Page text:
(Grand)masters of the sharp pen

My first book has often been classified as 'controversial' or 'contrarian' and these same qualifications can be heard about my new book as well but until now the reviews have been only positive. Richard James on British Chess News and Mark Haast on Schaaksite had some very flattering things to say and their extensive reviews also give a good picture of what the book is about. Last week I was interviewed by Ben Johnson for his Perpetual Chess Podcast and where he felt a bit uncomfortable reading my first book, he was very enthusiastic about the new one.

What did I do wrong? Apparently it is much safer to add a critical note or make some fun of people who are long gone by now.

What also might play a role is that compared to the tone of a lot of chess writing in the 19th century, I almost look like a pacifist. About two prolific writers from that era it was said that "where Staunton's pen was dipped in gall, Steinitz's pen was dipped in vitriol." It's a rather common view that in the past people behaved more politely towards each other than in our days but, at least for the chess world, the opposite seems true. The small pinpricks of today's elite players on Twitter are just child's play compared to their predecessors' achievements in this area.

For lovers of discussion in chess, the 19th century surely was a very interesting period and I wouldn't mind if my book not only reflected this atmosphere of controversy but also added some of its own.

In his extensive review of On the Origin, Brabo in his blog (in English and Dutch) offers his interpretation of what my book is mainly about. He also adds some interesting links to books and articles that I could (or should) have included, one of them is this article on the subject of 'how strong were they?'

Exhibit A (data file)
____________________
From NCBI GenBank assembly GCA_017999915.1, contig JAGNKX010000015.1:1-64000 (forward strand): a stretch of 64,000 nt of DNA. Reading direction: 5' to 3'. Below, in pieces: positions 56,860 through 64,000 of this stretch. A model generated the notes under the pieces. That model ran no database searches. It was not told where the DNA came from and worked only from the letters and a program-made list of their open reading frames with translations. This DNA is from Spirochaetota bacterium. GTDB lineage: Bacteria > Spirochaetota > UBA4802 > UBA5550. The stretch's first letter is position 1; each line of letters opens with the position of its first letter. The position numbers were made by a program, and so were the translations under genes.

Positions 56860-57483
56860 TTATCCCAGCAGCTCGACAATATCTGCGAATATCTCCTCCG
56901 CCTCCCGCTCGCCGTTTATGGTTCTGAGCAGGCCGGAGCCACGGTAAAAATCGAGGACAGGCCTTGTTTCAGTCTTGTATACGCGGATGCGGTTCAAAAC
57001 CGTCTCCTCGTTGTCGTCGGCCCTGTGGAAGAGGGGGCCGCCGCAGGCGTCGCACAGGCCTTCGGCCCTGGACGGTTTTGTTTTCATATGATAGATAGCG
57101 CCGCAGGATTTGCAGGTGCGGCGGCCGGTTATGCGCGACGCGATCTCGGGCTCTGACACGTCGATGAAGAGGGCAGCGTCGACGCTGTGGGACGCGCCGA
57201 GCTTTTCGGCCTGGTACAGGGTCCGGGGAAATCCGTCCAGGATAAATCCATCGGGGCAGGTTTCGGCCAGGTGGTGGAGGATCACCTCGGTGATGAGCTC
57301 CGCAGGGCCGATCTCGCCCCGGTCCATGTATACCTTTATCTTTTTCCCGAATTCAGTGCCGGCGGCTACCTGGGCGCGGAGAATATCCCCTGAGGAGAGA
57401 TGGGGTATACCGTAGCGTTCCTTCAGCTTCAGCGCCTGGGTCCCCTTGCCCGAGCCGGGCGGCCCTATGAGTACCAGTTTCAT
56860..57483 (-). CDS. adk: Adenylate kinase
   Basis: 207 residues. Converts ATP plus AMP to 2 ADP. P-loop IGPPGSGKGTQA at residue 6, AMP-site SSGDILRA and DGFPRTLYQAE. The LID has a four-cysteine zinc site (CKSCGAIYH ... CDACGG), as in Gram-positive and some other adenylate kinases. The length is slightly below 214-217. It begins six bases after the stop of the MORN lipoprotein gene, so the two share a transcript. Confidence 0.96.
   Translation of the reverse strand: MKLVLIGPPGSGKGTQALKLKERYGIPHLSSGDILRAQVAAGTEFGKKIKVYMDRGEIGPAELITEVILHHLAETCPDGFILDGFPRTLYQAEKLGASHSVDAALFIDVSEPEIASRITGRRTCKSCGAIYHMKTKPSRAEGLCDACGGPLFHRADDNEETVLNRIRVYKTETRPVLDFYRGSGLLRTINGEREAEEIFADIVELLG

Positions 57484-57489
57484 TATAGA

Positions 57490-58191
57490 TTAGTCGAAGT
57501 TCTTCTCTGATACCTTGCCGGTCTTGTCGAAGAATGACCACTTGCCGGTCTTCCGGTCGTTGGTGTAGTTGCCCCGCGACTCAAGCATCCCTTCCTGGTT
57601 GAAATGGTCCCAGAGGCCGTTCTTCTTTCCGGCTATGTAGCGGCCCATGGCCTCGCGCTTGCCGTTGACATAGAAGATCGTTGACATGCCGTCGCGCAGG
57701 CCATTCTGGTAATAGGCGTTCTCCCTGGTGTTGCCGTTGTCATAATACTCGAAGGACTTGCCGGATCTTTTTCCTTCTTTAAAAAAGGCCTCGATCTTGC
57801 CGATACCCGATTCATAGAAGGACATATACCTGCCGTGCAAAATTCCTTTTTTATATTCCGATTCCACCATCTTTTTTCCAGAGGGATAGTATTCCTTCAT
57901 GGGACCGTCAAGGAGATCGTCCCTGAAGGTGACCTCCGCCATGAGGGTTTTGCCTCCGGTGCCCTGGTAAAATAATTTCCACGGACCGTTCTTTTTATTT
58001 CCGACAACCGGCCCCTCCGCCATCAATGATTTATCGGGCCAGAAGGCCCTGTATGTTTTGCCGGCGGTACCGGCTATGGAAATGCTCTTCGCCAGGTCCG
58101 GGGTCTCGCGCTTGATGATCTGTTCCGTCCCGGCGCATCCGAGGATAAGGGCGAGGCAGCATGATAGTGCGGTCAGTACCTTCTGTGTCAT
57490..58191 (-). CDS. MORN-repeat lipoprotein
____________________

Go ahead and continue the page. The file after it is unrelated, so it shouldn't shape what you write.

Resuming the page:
In chapter 28 I wrote: "If ratings can't help us out we'll have to take a look at the games. Engines can be of great assistance and maybe it is even possible to develop a program that attaches a value (or a rating) to a complete game (if it not already exists)." As can be seen in the article linked to above, Kenneth Regan already worked that out. I'm happy to see that his results are quite close to my estimation: "If I might venture a wild guess regarding the average strength of say the top five or top ten players throughout the century I would say it gradually went from about 2000 around the thirties to 2400 near the end of the century."

However, though it might shock his fans who believe that Staunton was the first player of grandmaster strength, I don't think that my guess that he was somewhere near 2000 rating is the most controversial part of my book. So I hope that future reviews will again give me a reason to write a few things here on my blog.



" ... well researched, endlessly fascinating, always thought provoking, often digressive, sometimes provocative and sometimes extremely funny. [...] Five stars and a top recommendation from me."
(Richard James, British Chess News)



Adolf Anderssen (1842)
White mates in 5